"We've been set back by COVID, but we've seen remarkable resilience, a lot of innovation and creativity," Siobhan Crowley MD, head of HIV at the Global Fund, says.
"If you consider that 21.9 million people are getting (HIV drugs) at this point through the Global Fund, I think that needs to be appreciated. Ten years ago, that wouldn't have been the case; all of those people would have disappeared into the ethers."
Through close partnerships with the U.S. Agency for International Development, the U.S. Emergency Plan for AIDS Relief, and other Western countries and organizations, the Global Fund has invested $22.7 billion in programs to prevent and treat HIV and AIDS, and $3.8 billion in tuberculosis /HIV programs, according to the organization's 2021 annual report.
But the report also underscores the significant effect the COVID-19 pandemic has had on progress that Global Fund beneficiary countries have made toward targets for HIV testing/diagnosis, treatment, and viral suppression by 2030.
The setbacks have been challenging and have touched nearly every service from prevention to treatment. According to the report, between 2019 and 2020:
- Voluntary male circumcision declined by 27%.
- Numbers reached by HIV prevention programs fell by 11%.
- 4.5% fewer mothers received medications to prevent HIV transmission to their babies.
- HIV testing services, including initiation, decreased by 22%.
The numbers only tell a part of the story, Crowley says.
"We put in place an emergency mechanism to make funds available for countries to do everything except vaccines in support of COVID," Crowley explained. (As of August 2021, these funds had been sent to 107 countries and 16 multicountry programs.)
Countries were advised that they could use the emergency funds three ways: for COVID-specific purposes (eg, diagnostics, oxygen, personal protective equipment; to support existing HIV, tuberculosis, and malaria programs, or for getting them back on track; and for so-called "health system fixes," such as investing in data systems to track COVID, HIV, and other core diseases, as well as the community workforce.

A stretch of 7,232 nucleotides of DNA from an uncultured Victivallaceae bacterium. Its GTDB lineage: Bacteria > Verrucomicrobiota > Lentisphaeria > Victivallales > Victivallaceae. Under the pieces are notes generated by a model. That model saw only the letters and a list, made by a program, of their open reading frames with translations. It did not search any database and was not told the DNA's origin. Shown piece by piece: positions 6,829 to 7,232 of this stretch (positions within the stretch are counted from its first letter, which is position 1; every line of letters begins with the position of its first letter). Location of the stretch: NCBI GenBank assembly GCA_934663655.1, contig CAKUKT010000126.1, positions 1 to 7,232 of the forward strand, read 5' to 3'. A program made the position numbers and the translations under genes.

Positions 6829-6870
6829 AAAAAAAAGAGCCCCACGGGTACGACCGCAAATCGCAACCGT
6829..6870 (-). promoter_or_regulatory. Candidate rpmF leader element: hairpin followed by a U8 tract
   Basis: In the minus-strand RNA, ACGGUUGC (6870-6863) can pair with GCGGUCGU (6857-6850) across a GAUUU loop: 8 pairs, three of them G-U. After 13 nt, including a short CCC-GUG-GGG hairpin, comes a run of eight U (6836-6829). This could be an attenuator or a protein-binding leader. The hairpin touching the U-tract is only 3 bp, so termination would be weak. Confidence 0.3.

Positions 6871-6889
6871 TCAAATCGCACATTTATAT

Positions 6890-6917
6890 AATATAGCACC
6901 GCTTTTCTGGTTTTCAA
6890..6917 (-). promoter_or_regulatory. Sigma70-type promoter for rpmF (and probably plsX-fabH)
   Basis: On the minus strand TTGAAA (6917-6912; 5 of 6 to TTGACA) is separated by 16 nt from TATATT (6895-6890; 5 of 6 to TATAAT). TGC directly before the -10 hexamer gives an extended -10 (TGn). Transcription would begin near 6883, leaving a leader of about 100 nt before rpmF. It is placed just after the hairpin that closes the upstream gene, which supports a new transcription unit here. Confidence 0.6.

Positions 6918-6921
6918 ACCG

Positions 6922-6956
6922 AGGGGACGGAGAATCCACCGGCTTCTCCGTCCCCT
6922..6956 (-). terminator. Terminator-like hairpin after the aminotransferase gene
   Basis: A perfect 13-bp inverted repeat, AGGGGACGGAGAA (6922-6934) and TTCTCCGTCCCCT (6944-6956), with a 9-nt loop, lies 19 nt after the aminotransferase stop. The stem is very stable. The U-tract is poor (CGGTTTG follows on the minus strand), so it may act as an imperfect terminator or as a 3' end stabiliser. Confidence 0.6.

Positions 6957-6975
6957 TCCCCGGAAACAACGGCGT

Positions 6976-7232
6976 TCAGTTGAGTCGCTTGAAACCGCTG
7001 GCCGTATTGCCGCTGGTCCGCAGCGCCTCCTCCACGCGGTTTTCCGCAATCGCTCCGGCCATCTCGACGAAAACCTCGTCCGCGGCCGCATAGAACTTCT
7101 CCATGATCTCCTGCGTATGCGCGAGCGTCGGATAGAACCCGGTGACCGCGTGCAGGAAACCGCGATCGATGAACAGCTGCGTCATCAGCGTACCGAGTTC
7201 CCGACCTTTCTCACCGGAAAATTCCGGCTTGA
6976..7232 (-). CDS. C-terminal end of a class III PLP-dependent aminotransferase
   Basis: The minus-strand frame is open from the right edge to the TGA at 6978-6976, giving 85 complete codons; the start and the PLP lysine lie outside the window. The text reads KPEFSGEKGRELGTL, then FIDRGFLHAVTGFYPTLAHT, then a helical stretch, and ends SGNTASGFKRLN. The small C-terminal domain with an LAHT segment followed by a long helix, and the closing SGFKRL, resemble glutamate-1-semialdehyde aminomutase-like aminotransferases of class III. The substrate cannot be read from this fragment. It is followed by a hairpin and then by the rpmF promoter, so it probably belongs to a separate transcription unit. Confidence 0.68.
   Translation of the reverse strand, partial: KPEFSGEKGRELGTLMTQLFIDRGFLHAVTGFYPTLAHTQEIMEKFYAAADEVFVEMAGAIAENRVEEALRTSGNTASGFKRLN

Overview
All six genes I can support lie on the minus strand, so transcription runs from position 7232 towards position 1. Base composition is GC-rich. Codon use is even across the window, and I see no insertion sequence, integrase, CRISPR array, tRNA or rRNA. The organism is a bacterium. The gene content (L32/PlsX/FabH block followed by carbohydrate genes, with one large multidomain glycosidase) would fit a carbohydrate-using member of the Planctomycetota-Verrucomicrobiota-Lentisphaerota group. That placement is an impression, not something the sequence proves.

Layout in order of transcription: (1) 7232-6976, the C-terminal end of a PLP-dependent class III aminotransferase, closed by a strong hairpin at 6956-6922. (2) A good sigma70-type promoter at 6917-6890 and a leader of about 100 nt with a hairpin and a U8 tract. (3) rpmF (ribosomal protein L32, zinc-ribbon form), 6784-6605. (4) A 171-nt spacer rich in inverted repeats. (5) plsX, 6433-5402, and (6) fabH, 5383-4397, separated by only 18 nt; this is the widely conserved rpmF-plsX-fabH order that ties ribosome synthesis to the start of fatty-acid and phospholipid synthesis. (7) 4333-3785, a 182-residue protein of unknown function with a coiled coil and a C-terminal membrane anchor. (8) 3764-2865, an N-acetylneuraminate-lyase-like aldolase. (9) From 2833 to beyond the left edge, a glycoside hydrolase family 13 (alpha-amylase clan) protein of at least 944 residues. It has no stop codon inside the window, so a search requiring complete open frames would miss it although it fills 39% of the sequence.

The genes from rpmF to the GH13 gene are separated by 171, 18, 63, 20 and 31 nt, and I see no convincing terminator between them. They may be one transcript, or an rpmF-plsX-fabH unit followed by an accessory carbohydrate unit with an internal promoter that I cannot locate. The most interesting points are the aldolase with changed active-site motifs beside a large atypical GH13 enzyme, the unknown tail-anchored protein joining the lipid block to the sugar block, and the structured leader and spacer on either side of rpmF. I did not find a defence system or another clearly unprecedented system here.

Countries were also asked to adapt HIV testing procedures by, for example, moving organized testing out of the facilities and into neighborhoods to meet people where they are. Rapid diagnostic testing and triage care using technologies such as WhatsApp were the result, as were opportunities for home testing which, Crowley says, remains a critical component of the overall strategy.
"The self-test is important for two reasons, not just because you are trying to find people with HIV, but also, when people know that they're negative, they know what they can or should do to stay negative," she said. "It's quite a powerful motivator."
The Imperfect Storm Globally and in the US
"One of the things that was striking in the report was the decline in the number of people reached with testing and prevention services," Chris Beyrer, MD, professor of Public Health and Human Rights at the Johns Hopkins Bloomberg School of Public Health in Baltimore, says. Beyrer was not involved in the report's development.
"You know, a 10% decline in 1 year to reach people in need is substantial," he said. "Let's say it continues; many people are predicting that we won't have reasonable coverage for low income countries with COVID until 2023. That adds up to a substantial decline in people reached with these services."
Beyrer says he is also concerned about the convergence of HIV and tuberculosis in already overburdened, fragile health care systems. "Globally, the number-one cause of death for people living with HIV is TB, and of course, it's highly transmissible. So, in many high-burden countries, children are exposed, typically from household members early on, and so the number of people with latent TB infection is just enormous."
But it's not time for U.S. providers to rest on their laurels either. Beyrer says that the 22% decline in HIV testing reported by the Global Fund is similar to what has been happening in the United States with elective procedures such as HIV testing and even preventive procedures like medical male circumcision.
"It's very clear here in the Global Fund data that the majority of new infections worldwide are in key populations [that] include gay and bisexual men, men who have sex with men, transgender women who have sex with men, people who inject drugs, sex workers of all genders. Those are people who already faced barriers to health care access and were made worse by COVID."
Beyrer says that, according to the Centers for Disease Control and Prevention, in 2019 in the United States 68% of new HIV infections occurred in gay and bisexual men, and the effect that COVID will have is still unknown.
"It's also where we are seeing the worst of COVID, low immunization coverage, and high rates of hospitalization and death,” he says. "It's a dark, dark time for many," Crowley said. "And there has also been some amazing resilience and adaptation." "The weird thing is, the HIV platform is a natural platform; I mean, if we can keep 21.9 million people on treatment, we can probably deliver them a COVID test and a vaccine."